"I'm fighting each and every day, and the one word I used constantly and I put on the banner we sent to Sandy Hook - You're not in this alone," he said.
DeAngelis said the one main point he tries to get across is the healing has no schedule.
Everyone does it differently.
Copyright 2013 WFSB (Meredith Corporation). All rights reserved.
Monday, January 21 2013 6:43 PM EST2013-01-21 23:43:23 GMT
U.S. Sen. Richard Blumenthal says President Barack Obama's reference in his inauguration speech to the murders of 20 children and six educators in Newtown could spur changes in federal gun law. BlumenthalFull Story >
U.S. Sen. Richard Blumenthal says President Barack Obama's reference in his inauguration speech to the murders of 20 children and six educators in Newtown could spur changes in federal gun law.Full Story >
Wednesday, January 9 2013 3:22 AM EST2013-01-09 08:22:28 GMT
Newtown's police commissioners want Connecticut law changed so officers and others who responded to last month's deadly school shooting are covered by workers' compensation. A resolution passed TuesdayFull Story >
Newtown's police commissioners want Connecticut law changed so officers and others who responded to last month's deadly school shooting are covered by workers' compensation.Full Story >
Tuesday, January 1 2013 4:59 PM EST2013-01-01 21:59:22 GMT
Classes are starting Thursday at a repurposed school for students who survived a shooting rampage three weeks ago in Newtown. Desks have been taken to the new building in nearby Monroe along with backpacksFull Story >
Classes are starting Thursday at a repurposed school for students who survived a shooting rampage three weeks ago in Newtown.Full Story >
Wednesday, March 5 2014 9:44 PM EST2014-03-06 02:44:15 GMT
A growing trend in the United States that has reached parts of Kentucky. A version of the illegal slot machines is being operated under the guise of entertainment. Various types of illegal gambling machines,Full Story >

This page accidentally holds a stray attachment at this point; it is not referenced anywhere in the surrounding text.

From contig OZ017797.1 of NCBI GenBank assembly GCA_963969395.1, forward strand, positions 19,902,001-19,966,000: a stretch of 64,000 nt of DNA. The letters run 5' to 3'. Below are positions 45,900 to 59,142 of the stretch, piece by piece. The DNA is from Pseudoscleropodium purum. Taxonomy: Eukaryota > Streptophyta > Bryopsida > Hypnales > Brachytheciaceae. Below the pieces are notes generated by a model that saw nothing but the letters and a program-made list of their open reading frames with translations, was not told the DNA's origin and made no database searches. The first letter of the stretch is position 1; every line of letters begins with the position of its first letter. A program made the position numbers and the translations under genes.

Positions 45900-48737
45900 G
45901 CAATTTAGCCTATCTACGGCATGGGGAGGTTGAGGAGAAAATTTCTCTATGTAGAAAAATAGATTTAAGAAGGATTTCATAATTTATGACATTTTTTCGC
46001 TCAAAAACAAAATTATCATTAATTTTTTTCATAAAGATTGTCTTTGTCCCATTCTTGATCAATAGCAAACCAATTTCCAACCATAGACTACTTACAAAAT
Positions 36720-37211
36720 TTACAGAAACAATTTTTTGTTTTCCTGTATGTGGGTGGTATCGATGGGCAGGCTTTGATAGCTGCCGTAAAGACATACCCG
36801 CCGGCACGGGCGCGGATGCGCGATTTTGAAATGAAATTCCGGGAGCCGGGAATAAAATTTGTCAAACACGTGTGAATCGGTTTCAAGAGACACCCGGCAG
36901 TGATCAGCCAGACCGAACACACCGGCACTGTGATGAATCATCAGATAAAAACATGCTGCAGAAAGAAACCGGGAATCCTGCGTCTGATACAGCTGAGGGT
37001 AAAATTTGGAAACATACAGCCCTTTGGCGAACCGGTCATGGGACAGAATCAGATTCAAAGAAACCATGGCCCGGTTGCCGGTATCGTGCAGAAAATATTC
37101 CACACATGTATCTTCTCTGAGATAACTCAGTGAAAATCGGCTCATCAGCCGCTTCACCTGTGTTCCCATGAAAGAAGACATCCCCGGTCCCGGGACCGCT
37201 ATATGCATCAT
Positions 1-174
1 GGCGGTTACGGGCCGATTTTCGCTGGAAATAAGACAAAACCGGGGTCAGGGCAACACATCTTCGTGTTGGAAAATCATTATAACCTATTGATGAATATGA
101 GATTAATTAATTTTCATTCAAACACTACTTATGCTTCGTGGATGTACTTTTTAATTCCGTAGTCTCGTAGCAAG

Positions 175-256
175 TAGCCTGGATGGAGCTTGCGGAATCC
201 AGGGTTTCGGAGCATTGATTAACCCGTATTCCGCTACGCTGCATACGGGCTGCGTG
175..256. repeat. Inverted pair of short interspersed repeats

A growing trend in the United States that has reached parts of Kentucky. A version of the illegal slot machines is being operated under the guise of entertainment.Full Story >
Wednesday, March 5 2014 10:31 PM EST2014-03-06 03:31:12 GMT
Work on the multi-million dollar 4th and Race Street development is making progress, but one key hurdle is re-locating the Paragon Salon. On Wednesday, the salon filed a lawsuit against the city sayingFull Story >
Work on the multi-million dollar 4th and Race Street development is making progress, but one key hurdle is re-locating the Paragon Salon.Full Story >
Wednesday, March 5 2014 6:56 PM EST2014-03-05 23:56:41 GMT
A woman has been arrested after a gun was found inside of her purse as she entered the Job and Family Services building. Police say Shaequya Smith entered the building, located at 222 E. Central Parkway,Full Story >
A woman has been arrested after a gun was found inside of her purse as she entered the Job and Family Services building.Full Story >
Thursday, February 3 2011 5:19 PM EST2011-02-03 22:19:13 GMT
New details have been released on a large drug sweep in Pierce Township, Clermont County. On Wednesday, a total of 17 people were indicted by a grand jury on 46 charges related to trafficking in drugs.Full Story >
Tuesday, April 20 2010 11:21 PM EDT2010-04-21 03:21:00 GMT
31 people are in trouble with the law after a three day prostitution sting in Richmond. Police told NBC12 they targeted specific areas where residents and business owners complained about the illegal activity.Full Story >